Epiphany 1 January, 2008
A personal God governs the stars
What was the star the wise men saw in the East? (The story can be found at Matt. 2:1-12.) Some say it was the symbolically highly appropriate conjunction of Jupiter and Venus (Kingship and Love) on 17 June in 2 BC, when Jesus may have been two years old. The dates work less well if Jesus was born in 6 BC and Herod died two years after that, as the standard chronology suggests. Besides, how do we explain the part of the account that says the star ‘went before them’ and ‘came to rest over the place where the child was’? It seems that Matthew was less interested in astrology than in showing the fulfilment of ancient prophecies and correspondences – a theme that runs right through his Gospel. Jesus was the new Moses, the new David. So the phrase ‘went before them’ is meant to recall the book of Exodus, when in order to lead the Israelites out of Egypt the pillar of cloud by day and the pillar of fire by night ‘went before them’ to ‘lead them along the way’ to the Red Sea (Ex. 13:17-22). This pillar is the manifestation of the Lord’s presence, an angel sent to guide the people. Matthew is telling us that the ‘star of Bethlehem’ is essentially an angel. Immediately afterwards, in Matthew’s account, Joseph is asked to take the Holy Family into Egypt to keep them safe from Herod. This reinforces the association with Exodus. Thus the child Jesus is kept safe, for a time, in Egypt, just as Moses was kept safe by the Egyptian princess from that other ‘massacre of the infants’ initiated by Pharaoh, until the time came for him to take up his destiny. And then again, immediately after the return of the Holy Family from Egypt in Matthew’s account, we find the preaching of John the Baptist, and the baptism of Jesus in the waters of Jordan, the new ‘crossing of the Red Sea’, signifying the way in which the mature Jesus will lead his people through the sacrament of Baptism to their liberation from sin and death.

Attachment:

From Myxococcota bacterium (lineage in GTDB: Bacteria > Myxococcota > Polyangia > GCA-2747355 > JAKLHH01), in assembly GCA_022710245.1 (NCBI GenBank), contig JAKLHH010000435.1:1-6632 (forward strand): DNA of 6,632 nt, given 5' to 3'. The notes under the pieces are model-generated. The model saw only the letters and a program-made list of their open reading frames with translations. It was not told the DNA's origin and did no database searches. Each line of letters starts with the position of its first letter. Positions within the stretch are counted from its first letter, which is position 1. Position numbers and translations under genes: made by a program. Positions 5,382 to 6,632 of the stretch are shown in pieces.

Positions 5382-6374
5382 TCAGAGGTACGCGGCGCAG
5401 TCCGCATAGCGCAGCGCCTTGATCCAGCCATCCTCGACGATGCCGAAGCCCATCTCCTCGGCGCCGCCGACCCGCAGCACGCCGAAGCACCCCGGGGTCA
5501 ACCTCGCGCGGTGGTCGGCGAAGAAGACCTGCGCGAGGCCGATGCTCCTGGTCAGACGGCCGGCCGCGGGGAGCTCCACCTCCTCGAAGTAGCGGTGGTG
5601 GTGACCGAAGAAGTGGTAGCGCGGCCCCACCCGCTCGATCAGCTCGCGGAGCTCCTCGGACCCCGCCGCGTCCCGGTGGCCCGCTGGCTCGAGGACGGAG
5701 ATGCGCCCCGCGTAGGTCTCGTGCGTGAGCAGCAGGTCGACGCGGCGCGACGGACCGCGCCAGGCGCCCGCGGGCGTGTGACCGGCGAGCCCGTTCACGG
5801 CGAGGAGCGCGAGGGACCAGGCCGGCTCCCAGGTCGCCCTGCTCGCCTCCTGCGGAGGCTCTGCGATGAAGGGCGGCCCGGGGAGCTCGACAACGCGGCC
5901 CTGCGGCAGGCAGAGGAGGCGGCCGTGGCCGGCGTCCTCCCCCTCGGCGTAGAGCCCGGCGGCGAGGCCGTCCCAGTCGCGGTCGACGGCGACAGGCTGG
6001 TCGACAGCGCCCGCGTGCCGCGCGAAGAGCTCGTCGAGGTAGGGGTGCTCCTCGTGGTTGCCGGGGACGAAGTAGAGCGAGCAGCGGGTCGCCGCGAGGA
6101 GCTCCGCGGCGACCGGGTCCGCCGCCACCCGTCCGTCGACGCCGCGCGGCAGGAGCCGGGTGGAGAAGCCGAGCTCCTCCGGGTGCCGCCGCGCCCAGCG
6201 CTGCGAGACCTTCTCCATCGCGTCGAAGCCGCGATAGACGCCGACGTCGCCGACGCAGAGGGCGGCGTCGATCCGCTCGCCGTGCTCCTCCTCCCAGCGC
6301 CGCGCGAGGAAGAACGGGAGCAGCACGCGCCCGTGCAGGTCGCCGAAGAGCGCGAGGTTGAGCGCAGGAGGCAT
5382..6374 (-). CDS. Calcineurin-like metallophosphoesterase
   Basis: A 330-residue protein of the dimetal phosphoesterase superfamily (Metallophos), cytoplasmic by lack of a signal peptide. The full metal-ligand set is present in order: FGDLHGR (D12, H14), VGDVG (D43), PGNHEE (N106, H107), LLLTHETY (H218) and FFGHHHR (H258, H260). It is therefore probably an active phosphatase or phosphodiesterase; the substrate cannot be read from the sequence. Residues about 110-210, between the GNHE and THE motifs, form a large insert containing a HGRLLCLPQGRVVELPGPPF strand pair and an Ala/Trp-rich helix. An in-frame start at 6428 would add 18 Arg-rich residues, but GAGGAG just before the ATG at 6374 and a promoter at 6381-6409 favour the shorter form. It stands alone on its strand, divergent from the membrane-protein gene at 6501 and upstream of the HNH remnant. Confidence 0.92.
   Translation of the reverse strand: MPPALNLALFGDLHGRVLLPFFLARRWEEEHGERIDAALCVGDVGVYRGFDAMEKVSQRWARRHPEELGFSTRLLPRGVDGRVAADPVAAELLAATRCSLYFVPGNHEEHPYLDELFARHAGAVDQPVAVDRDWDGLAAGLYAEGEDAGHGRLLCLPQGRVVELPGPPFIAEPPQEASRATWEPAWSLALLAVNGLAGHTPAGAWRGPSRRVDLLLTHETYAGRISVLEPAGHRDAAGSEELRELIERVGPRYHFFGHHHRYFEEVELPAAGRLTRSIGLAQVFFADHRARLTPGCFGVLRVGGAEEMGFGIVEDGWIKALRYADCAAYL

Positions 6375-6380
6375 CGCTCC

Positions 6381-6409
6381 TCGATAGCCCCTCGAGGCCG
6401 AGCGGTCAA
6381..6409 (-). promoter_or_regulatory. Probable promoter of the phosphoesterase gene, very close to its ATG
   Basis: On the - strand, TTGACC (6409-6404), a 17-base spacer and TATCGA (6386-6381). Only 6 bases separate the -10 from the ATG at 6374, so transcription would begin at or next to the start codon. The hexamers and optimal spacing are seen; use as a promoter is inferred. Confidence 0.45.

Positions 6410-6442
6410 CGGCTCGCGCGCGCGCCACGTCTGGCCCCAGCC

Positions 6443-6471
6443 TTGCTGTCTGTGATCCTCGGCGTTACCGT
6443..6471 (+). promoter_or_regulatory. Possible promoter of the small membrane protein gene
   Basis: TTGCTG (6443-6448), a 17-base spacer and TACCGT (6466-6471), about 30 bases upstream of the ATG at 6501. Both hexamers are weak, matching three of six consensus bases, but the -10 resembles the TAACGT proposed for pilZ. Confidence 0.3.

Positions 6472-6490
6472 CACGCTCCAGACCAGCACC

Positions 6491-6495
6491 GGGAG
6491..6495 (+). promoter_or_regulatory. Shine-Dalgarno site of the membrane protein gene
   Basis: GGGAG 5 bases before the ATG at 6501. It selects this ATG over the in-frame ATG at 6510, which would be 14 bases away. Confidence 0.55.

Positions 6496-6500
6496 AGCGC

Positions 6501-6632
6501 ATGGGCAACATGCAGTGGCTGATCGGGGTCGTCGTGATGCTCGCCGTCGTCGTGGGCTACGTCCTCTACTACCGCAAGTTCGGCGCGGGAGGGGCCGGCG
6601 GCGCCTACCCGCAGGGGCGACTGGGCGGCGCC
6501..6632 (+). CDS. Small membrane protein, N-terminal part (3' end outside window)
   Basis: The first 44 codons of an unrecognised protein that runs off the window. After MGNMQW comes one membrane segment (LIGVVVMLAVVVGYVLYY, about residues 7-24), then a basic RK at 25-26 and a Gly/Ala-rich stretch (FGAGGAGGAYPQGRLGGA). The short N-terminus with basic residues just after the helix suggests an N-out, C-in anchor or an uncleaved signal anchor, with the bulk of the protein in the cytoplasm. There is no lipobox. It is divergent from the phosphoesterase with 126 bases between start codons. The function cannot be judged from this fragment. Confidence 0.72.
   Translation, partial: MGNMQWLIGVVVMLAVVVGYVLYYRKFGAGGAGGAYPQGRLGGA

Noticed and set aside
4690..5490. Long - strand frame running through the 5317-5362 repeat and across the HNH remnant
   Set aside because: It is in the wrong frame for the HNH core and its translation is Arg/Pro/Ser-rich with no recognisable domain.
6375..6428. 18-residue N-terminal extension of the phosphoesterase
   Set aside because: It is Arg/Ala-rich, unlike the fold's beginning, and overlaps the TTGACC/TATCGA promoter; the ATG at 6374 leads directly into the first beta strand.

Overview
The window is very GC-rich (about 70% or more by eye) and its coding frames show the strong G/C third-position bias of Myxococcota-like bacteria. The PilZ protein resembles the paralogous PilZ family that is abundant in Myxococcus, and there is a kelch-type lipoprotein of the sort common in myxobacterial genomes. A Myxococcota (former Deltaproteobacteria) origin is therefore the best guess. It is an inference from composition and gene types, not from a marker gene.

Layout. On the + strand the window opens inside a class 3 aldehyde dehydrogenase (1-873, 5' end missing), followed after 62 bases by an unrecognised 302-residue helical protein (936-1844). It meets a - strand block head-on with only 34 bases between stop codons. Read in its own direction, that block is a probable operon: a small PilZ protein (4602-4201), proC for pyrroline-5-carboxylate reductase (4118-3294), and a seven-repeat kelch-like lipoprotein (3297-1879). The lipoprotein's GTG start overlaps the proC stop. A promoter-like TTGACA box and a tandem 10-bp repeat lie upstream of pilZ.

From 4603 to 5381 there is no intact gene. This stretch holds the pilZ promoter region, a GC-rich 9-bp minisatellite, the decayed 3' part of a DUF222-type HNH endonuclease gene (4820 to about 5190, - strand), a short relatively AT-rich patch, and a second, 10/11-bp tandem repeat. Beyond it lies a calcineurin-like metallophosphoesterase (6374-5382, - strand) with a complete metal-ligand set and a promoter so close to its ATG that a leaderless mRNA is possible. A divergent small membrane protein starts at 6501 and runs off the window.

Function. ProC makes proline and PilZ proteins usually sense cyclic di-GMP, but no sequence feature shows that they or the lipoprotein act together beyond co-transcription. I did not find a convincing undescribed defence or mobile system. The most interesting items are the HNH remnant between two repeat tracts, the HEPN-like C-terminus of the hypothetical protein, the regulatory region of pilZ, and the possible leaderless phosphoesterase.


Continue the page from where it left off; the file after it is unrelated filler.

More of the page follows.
In his encyclical letter Spe Salvi, on Hope, Pope Benedict quotes St Gregory Nazianzen. “He says that at the very moment when the Magi, guided by the star, adored Christ the new king, astrology came to an end, because the stars were now moving in the orbit determined by Christ.” This means that “within everything and at the same time above everything, there is a personal will, there is a Spirit who in Jesus has revealed himself as Love.”
The staff at Second Spring wish all our readers a happy and blessed new year!
The Pope’s Spe Salvi shows us Christ, the good shepherd, the true philosopher, who ‘tells us who man truly is and what a man must do in order to be truly human.’ He shows us ‘the way beyond death; only someone able to do this is a true teacher of life.’ The Pope integrates spirituality with metaphysics in his extraordinary analysis of how faith is truly the ‘substance’ of what we hope for, in the sense of a real basis for a new existence.